The Trouble With Boys or Us?

Leave a Comment

On the 13th June 2016 ManMade | The Conference took place. It was a hugely powerful day where delegates got the chance to properly engage with the issue of men and suicide.


Key note speeches from both professional and personal standpoints kept the delegates firmly rooted.


After saying my goodbyes to delegates, speakers and all the supporters at this event I eventually got to sit my exhausted carcass down at a local watering hole with a pint of oddly named real ale alongside the ManMade co-founders to look through the feedback sheets.


There were the usual odd niggles regarding the menu offered, the heat within the venue, a workshop being a little too short or too long…but in the vast majority of responses the overall feeling was unanimous…ManMade had been an absolute success – a number of delegates even said this had been the best conference they had ever attended (and we didn't even pay them!)


But something had been bothering me – it felt like something hadn’t been answered as well as it might have been on the day – and then it clicked…the one question that had been asked that hadn’t been fully explored:


“How do we get boys to talk?”


Answers to this question on the day revolved around the need for giving boys time, space, encouragement, opportunities through peer group empowerment, through training of youth peers, via education within schools as well as improving personal relationships with their adult male peers (whoever their positive adult male peers may be).


But there is a bigger challenge…a challenge that can’t be just tinkered with at the edges.


ManMade is an amazing programme (if I do say so myself), it gives men the unique opportunity to enter into conversation with other men about the world they inhabit…a world they directly affect and are directly affected by. The framework for ManMade is designed  to achieve this by being both necessarily structured in format yet flexible and open in its application – conversations can swing from the sublime to the ridiculous yet always brings about a sense of hope and well-being that is palpable for all participants.



In essence, ManMade, as a peer support programme promotes well-being and, because of the knowledge, skills and reconsidered sense of self the men have discovered through being on ManMade, aids to protect them to an extent from some of the emotionally debilitating crap that life with all its broad-brush expectations will inevitably throw at them …But ManMade falls short of doing one thing, and that one thing at the moment, is “prevent” because to prevent men from getting to this point, there needs to be a much deeper sea change…a change that questions the whole notion of gender allocation…a change where gender is either totally redefined or completely thrown out (and that’s not just the male identity). To define us by deeply embedded societal norms before we even start to crawl for many men (and women too) only serves to set us up for one big fall.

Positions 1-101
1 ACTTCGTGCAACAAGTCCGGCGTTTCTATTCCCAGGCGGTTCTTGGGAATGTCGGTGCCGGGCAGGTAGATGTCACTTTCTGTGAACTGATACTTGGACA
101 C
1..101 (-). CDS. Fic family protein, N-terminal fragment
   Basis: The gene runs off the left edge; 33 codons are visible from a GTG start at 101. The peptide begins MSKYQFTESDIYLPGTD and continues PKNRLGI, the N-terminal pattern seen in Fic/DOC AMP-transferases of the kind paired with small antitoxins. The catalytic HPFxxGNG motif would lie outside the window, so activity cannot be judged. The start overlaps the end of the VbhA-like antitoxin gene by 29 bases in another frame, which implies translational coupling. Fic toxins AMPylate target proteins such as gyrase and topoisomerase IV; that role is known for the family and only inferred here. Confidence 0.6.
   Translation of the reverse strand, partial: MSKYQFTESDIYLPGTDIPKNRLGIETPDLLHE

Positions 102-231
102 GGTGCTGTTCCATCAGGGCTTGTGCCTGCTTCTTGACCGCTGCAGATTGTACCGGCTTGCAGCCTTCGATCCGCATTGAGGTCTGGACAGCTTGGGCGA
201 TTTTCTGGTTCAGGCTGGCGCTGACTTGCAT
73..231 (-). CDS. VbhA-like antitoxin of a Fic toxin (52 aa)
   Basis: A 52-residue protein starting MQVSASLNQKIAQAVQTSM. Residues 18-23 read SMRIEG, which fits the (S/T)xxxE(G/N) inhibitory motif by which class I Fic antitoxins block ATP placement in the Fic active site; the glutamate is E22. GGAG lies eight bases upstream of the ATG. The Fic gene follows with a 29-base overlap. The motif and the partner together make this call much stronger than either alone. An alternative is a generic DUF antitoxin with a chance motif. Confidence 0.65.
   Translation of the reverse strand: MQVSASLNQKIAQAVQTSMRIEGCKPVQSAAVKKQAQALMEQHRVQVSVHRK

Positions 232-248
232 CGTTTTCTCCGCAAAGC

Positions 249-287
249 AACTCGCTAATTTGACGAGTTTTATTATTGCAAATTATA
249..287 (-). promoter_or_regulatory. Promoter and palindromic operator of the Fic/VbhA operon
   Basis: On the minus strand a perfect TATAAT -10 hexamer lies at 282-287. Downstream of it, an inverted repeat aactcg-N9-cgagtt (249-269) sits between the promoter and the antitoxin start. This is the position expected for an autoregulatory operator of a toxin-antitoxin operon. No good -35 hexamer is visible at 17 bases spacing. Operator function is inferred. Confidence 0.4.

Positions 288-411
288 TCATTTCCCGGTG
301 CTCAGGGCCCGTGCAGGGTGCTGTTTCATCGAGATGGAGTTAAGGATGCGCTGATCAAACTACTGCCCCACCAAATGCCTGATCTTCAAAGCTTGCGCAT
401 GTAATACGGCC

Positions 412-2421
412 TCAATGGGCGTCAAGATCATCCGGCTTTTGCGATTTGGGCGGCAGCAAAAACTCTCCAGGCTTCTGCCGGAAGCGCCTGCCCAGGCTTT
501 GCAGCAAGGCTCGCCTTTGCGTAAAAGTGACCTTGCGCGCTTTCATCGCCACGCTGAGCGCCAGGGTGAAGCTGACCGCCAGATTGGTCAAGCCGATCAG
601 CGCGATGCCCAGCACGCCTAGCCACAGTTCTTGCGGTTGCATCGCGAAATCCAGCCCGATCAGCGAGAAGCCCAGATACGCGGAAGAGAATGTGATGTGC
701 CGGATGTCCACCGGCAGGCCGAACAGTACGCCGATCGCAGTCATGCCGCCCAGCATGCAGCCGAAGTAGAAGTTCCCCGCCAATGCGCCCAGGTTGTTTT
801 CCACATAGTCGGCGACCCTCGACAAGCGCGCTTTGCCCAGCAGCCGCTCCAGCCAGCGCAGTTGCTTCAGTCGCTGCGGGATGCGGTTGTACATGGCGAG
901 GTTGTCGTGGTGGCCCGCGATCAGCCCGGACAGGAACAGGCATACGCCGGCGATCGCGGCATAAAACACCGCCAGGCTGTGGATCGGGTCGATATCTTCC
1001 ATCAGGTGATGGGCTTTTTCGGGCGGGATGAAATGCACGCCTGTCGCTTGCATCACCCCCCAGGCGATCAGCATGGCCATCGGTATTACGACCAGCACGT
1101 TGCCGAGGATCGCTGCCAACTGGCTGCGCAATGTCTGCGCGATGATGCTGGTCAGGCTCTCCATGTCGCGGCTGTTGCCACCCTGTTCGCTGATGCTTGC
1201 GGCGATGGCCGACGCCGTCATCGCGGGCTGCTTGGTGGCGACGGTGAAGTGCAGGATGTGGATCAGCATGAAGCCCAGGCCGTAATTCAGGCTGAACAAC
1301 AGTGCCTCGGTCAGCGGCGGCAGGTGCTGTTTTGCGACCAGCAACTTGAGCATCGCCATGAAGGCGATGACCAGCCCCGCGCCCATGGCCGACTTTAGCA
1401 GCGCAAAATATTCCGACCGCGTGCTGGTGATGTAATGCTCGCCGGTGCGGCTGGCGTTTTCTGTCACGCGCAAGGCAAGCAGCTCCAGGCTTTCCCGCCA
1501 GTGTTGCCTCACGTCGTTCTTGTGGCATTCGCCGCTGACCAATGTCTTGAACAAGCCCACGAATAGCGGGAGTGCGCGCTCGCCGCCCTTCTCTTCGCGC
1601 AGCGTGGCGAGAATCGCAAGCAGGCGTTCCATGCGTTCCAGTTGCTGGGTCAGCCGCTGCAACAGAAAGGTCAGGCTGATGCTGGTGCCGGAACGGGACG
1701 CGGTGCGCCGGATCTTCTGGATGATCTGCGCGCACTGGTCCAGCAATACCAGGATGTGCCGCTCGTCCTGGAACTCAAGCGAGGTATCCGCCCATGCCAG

So in answer to the question “How can we get boys to talk?” …Simply put, it's by taking a long hard look at how we define the boy and their enforced identity from the very start, at all levels, in each and every section of society and changing it BIG STYLE! A very simple solution in word but not in deed…. and a solution that I for one  believe will not be witnessed fully in my lifetime.



In effect, we all, often unwittingly, set men up to fail because of the very nature of our taken-for-granted assumptions of them and so in effect, we all have to shoulder some responsibility for the number of suicides by men, as we all, without even realising it, are perpetuating the myth of what a man is expected to be…and no man can be all that.




For more thoughts on this area maybe you might want to check out:

Tessa Hovarth writing for Renaisi or if you're eyes are starting to strain and want to listen to folk instead then check out what Rebecca Asher has to say.



ManMade|The Conference was organised by Midlands-based social enterprises Forward for Life and Common Unity. Together, they conceptualised, designed and delivered ManMade, an innovative peer-led support service aimed at reducing male suicide. Initially piloted and recommissioned in the Midlands, the developers of ManMade are looking to establish it as an approach further afield.



Terry Rigby – Co-Founder of ManMade


t. 07585776800



If you are having thoughts of suicide or concerned about someone else please go to The Urbrum Waiting Room


Or contact – Samaritans // Listening service – 24 hours a day, any day – CALL 116 123 (UK, ROI) // EMAIL


CALM // Suicide Prevention support for Men (5pm – Midnight) CALL 0800 58 58 58 // SMS (text messsage) 07537 404717

Leave a Reply

This site uses Akismet to reduce spam. Learn how your comment data is processed.

Forward For Life Social Enterprise operates with the central belief that although there are many challenges that exist across and within our communities, solutions to these challenges are also to be found across and within our communities. Forward For Life as a Social Enterprise works towards realising opportunities in which inequalities are reduced and opportunities for enhanced well-being and improved quality of life is an achievable expectation across all our communities.